Center for Latter-day Saint Arts

On This Day...

A DAILY FACTOID OF OUR ART HISTORY

October 5

On her way home from a concert in Vernal, Utah, pianist and composer Helen Taylor was killed in a car accident on this day (1950). A composer who studied at Juilliard, with Paul Hindemith at Yale, and married concert pianist Grant Johannesen, Taylor's music was championed by Johannesen, but is still under-known.

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Glen Nelson
October 4

Jason F. Wright's best-selling Christmas Jars was published in paperback on this day (2005). In the novel, a young woman whose apartment is robbed discovers a jar full of money left on her doorstep. She tracks down the family who collects spare change for people in need.

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Glen Nelson
October 2

The first professor of art in Utah and one of the earliest of the Church's painters, William W. Major died on this day (1854) while serving a mission in England. His work for the Church began in Nauvoo, in the spring of 1845. Later, he was commissioned to document the trek west, arriving in September of 1847.

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Glen Nelson
October 1

John Willard Young (born 1844) opened what was then known as the Salt Lake City Museum and Menagerie on this day (1869). Almost ten years later, ownership was transferred to the Church of Jesus Christ of Latter-Day Saints and was eventually renamed the Deseret Museum. Names such as James E. Talmage and J. Reuben Clark, Jr. were involved with the curation of the museum.

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September 30

Count Olaf tortures poor Violet, Klaus, and Sunny Baudelaire beginning on this day (1999), as Lemony Snicket's first book, A Series of Unfortunate Events is published. The illustrator for the series is Brett Helquist, who has provided illustrations for approimately 50 books, including the series: Chasing Vermeer, Tales from the House of Bunnicula, Green Knowe, and picture books of his own authorship, including Roger, the Jolly Pirate.

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Glen Nelson
September 27

The towering figure in Mormon letters, B. H. Roberts, died on this day (1933). In addition to a lifetime of church, politics, and military service, Roberts helped establish the Improvement Era magazine, wrote the six-volume History of the Church..., a novel Corianton (1889), a biography of John Taylor (1892), and some twenty other books on theology, history, and science.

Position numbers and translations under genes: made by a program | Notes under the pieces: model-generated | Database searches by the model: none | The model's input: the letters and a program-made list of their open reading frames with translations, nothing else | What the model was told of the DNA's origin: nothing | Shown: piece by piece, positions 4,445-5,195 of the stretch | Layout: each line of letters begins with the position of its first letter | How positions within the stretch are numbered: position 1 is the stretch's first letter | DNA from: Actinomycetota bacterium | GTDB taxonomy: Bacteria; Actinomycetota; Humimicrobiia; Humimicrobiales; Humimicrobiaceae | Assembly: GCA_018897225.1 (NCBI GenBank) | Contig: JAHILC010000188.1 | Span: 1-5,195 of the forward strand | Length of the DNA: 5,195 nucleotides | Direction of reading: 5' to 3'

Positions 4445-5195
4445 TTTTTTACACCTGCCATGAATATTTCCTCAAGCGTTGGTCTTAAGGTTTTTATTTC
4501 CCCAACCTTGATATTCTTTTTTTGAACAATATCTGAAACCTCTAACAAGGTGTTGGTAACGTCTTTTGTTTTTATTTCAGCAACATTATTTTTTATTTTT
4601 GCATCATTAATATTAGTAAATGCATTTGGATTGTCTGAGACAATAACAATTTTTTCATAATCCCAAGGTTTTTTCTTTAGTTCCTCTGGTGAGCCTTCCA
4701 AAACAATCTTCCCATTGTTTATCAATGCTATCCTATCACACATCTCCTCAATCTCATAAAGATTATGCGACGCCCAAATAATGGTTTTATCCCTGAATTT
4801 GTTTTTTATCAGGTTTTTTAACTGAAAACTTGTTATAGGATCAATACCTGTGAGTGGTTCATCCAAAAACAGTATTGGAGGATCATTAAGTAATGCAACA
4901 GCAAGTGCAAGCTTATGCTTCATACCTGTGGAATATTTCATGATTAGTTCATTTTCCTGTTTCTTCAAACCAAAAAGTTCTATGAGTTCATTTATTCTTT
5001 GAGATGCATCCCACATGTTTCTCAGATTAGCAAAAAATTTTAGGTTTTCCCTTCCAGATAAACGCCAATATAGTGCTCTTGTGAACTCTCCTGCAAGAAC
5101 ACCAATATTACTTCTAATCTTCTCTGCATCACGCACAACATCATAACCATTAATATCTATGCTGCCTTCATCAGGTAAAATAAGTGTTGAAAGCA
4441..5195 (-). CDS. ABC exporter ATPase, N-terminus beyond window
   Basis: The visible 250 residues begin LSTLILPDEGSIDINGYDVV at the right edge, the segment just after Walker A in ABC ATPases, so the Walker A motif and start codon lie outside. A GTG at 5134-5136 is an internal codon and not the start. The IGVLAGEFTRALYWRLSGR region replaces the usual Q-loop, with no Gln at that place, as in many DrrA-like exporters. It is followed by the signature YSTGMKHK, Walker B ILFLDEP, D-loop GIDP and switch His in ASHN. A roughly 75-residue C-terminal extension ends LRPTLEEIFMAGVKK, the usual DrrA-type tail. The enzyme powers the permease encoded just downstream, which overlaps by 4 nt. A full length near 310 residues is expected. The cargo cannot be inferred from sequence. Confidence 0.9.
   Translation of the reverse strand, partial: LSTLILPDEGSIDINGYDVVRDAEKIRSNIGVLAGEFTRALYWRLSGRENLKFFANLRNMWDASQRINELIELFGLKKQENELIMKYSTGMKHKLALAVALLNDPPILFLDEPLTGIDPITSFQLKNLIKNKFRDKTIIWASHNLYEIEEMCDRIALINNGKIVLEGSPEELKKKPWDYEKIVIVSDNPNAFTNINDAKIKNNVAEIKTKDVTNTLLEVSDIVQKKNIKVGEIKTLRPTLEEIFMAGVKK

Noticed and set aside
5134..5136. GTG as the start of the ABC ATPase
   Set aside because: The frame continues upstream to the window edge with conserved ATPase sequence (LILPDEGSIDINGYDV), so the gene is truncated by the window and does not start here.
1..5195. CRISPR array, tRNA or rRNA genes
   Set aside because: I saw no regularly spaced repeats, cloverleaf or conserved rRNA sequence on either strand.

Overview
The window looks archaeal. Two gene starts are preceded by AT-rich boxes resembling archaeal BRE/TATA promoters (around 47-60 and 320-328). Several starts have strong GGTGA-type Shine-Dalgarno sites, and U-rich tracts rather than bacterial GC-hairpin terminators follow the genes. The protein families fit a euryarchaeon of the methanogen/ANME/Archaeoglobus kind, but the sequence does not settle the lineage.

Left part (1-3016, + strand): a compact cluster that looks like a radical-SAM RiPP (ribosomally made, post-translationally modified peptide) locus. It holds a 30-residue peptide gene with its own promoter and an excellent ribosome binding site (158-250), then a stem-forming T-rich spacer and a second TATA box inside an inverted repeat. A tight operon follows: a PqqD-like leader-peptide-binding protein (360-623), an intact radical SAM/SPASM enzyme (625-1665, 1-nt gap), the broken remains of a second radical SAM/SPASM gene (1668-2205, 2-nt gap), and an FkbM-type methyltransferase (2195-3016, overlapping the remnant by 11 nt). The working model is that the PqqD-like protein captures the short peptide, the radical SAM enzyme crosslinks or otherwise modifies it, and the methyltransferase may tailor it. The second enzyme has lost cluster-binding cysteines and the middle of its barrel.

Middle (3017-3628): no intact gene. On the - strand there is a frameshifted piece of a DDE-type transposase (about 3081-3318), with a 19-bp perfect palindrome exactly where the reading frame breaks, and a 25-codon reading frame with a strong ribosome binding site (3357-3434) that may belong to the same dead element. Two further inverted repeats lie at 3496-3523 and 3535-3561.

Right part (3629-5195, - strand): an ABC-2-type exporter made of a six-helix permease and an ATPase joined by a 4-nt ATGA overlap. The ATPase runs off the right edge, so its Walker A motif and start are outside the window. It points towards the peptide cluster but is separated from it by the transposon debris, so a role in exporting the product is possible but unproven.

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Glen Nelson
September 26

Illustrator of fantasy, fables, and religious images, artist James C. Christensen was born on this day (1942). In addition to commercial illustration, three books of his work were published: A Journey of the Imagination: The Art of James Christensen (1994), Voyage of the Basset (1996), and Rhymes & Reasons (1997).

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Glen Nelson
September 25

On this day (1926), President Heber J. Grant unveiled the Daughters of the Utah Handcart Pioneers monument, which was sculpted by Norwegian-born Torleif Knaphus. Knaphus created many works for the Church, including the Hill Cumorah Monument, Angel Moroni statues for the Washington, DC and Los Angeles Temple, and many other artistic works for and about members of the Church.

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Glen Nelson
September 24

Joel H. Johnson died on this day (1882). He was writer of “High on the Mountain Top” and 360 other hymns, published as Hymns of Praise for the Young Selected from the Songs of Joel, (Deseret News, 1882).

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Glen Nelson
September 22

Playwright, poet, publisher, and author Clinton F. Larson was born on this day (1919). Founding editor of BYU Studies, Larson was a professor at BYU and its first poet-in-residence. A poetry contest in his name is administered through BYU.

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September 21